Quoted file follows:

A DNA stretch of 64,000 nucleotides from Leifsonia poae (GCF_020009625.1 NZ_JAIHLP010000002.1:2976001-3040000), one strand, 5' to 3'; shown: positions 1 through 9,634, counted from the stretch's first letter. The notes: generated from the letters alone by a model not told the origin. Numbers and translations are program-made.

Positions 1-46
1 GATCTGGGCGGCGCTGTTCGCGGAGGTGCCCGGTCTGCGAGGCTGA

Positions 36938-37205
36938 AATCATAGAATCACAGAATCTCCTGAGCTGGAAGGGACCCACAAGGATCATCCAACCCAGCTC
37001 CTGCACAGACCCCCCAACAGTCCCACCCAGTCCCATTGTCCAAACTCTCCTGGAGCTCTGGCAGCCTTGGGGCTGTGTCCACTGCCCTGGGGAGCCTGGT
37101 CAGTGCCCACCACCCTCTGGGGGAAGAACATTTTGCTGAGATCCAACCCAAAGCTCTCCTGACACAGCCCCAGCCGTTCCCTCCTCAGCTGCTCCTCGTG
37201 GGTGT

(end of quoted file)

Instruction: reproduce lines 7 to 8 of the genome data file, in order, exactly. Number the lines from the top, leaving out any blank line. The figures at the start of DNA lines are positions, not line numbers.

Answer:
37101 CAGTGCCCACCACCCTCTGGGGGAAGAACATTTTGCTGAGATCCAACCCAAAGCTCTCCTGACACAGCCCCAGCCGTTCCCTCCTCAGCTGCTCCTCGTG
37201 GGTGT